‘We are his karma:’ Inside the capture of Osceola ‘Most Wanted’ fugitive

POLK COUNTY, Fla. — Ana Albarran said she woke up to a 6 a.m. phone call from a Polk County deputy and couldn’t believe her ears.


“He was like, ‘Good job. We found him,’” she recalled. “I started screaming. I was crying. I was in disbelief.”

The “him” the deputy was referring to was Ana’s father, Davie Albarran. For the past 451 days, Ana, along with her sister, had spearheaded a campaign to find him.

Success, they said, was a sweet payoff.

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The hunt for the elder Albarran began in 2022 after a young family member told her mother that she had been molested. It kicked off a domino effect of other family members speaking out as well, the daughters recalled, but by the time they reported the allegations to law enforcement, Albarran had disappeared.

The sisters went to the local news. They made viral TikToks asking for tips. They staked out motels, family members’ houses and more. They knew they were close, but never close enough.

Last week, the daughters went on the national crime show, America’s Most Wanted, to plead for information. Of the many tips that came pouring in, one stood out: the location of their father’s cell phone.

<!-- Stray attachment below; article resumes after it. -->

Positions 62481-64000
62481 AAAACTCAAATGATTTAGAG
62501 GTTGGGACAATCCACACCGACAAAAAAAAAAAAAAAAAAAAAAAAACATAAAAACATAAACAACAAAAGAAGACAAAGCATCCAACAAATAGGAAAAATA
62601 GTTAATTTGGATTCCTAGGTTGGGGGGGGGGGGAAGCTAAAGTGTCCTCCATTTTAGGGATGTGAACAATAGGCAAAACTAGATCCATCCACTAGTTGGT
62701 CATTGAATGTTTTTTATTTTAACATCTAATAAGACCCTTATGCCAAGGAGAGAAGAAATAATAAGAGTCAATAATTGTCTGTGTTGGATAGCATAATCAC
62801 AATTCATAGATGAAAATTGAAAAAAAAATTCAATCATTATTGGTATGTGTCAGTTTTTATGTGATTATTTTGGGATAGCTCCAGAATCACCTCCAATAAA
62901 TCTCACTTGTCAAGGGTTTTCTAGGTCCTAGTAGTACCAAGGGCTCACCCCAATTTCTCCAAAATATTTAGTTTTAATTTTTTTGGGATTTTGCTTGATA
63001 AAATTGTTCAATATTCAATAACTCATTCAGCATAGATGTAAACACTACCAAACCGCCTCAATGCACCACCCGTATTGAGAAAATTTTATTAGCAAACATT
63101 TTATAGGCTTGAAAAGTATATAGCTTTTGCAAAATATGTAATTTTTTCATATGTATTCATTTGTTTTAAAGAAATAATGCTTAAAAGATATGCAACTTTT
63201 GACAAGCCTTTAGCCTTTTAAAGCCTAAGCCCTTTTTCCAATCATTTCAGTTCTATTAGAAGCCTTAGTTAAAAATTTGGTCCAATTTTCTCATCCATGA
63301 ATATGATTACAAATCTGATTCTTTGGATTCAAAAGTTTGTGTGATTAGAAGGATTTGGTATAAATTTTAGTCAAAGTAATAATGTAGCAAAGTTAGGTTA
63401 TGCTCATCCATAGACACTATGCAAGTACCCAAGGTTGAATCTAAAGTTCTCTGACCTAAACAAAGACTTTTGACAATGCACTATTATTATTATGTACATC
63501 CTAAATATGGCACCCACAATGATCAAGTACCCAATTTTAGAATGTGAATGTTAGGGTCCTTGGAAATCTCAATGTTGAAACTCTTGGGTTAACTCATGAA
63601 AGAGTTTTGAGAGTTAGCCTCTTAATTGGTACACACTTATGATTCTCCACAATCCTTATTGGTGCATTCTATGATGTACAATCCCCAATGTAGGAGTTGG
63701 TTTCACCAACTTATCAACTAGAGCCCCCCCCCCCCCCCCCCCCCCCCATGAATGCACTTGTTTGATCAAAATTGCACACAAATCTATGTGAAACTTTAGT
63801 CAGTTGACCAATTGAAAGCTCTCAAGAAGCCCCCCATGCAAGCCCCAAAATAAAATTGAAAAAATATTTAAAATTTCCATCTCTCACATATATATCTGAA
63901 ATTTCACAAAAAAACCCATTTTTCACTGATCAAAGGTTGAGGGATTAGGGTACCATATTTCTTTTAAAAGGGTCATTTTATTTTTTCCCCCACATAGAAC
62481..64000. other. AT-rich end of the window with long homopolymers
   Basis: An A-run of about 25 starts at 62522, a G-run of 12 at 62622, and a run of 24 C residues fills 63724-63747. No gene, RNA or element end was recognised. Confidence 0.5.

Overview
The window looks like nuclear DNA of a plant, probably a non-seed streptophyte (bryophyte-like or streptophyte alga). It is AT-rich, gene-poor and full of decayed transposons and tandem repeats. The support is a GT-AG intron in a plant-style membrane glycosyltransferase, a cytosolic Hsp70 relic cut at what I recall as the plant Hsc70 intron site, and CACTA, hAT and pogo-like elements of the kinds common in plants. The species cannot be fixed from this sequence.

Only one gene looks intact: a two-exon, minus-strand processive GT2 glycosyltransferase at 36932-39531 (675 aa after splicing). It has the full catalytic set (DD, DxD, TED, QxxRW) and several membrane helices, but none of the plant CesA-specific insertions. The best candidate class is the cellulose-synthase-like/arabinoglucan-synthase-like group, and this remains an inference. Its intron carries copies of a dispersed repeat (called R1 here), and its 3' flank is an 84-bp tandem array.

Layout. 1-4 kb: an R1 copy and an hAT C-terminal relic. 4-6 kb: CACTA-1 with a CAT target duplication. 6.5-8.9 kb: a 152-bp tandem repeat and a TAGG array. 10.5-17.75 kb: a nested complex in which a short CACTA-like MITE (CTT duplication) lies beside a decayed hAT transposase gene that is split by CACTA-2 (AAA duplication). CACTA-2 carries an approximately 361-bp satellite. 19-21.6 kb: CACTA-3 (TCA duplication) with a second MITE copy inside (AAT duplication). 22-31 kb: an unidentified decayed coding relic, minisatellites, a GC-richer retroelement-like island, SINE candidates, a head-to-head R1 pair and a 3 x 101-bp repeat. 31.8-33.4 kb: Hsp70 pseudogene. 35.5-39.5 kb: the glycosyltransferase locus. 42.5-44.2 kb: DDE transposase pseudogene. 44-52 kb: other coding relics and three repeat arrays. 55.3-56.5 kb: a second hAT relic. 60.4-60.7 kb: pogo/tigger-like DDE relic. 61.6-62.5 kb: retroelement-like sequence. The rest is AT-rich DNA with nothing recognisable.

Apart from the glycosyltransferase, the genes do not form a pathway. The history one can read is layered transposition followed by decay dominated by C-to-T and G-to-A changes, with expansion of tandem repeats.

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“We didn’t know that he was a fugitive,” the daughters recalled hearing from many of the tipsters.

She said they relayed the cell phone ping to deputies, who caught up to Albarran in a shed behind a home on Country Haven Drive in Lakeland.

“We go to this address and we’re surrounding the house and all of a sudden, the silence of late Sunday night is broken when we hear someone’s scurrying around in a shed,” Sheriff Grady Judd said with a wave of his finger. “So we said to ourselves, so that sounds like nefarious conduct afoot.”

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Judd said the Albarran gave his name as “José,” and intended to escape – until deputies brought out the dog. He wouldn’t confirm other details of the capture mentioned by the family.

Ana and her sister called it “the greatest feeling in the world,” and said they looked forward to finally moving on from this episode in their lives.

They said they equally looked forward to facing Albarran in court.

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“We are his karma,” sister Yaneiry said. “I want him to see that we got him.”

Sheriff Judd called the capture a good reminder of why victims should feel empowered to come forward.

“We can’t make things better for your family if we don’t know about it, so talk to us,” he said.

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